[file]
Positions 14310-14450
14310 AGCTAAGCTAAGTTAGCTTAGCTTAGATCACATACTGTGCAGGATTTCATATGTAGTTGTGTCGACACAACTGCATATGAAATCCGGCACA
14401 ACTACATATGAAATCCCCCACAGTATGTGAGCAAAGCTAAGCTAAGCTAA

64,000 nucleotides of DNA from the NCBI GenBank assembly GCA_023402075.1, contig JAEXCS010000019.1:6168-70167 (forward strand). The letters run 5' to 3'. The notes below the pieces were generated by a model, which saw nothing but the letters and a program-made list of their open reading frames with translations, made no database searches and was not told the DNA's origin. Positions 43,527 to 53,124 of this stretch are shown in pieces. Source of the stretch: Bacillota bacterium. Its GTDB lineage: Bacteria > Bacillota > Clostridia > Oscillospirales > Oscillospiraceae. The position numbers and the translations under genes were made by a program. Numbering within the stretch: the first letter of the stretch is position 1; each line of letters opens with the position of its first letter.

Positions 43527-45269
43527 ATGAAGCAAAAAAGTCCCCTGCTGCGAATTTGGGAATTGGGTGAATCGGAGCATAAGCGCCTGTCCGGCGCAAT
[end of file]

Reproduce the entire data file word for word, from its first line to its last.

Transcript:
Positions 14310-14450
14310 AGCTAAGCTAAGTTAGCTTAGCTTAGATCACATACTGTGCAGGATTTCATATGTAGTTGTGTCGACACAACTGCATATGAAATCCGGCACA
14401 ACTACATATGAAATCCCCCACAGTATGTGAGCAAAGCTAAGCTAAGCTAA

64,000 nucleotides of DNA from the NCBI GenBank assembly GCA_023402075.1, contig JAEXCS010000019.1:6168-70167 (forward strand). The letters run 5' to 3'. The notes below the pieces were generated by a model, which saw nothing but the letters and a program-made list of their open reading frames with translations, made no database searches and was not told the DNA's origin. Positions 43,527 to 53,124 of this stretch are shown in pieces. Source of the stretch: Bacillota bacterium. Its GTDB lineage: Bacteria > Bacillota > Clostridia > Oscillospirales > Oscillospiraceae. The position numbers and the translations under genes were made by a program. Numbering within the stretch: the first letter of the stretch is position 1; each line of letters opens with the position of its first letter.

Positions 43527-45269
43527 ATGAAGCAAAAAAGTCCCCTGCTGCGAATTTGGGAATTGGGTGAATCGGAGCATAAGCGCCTGTCCGGCGCAAT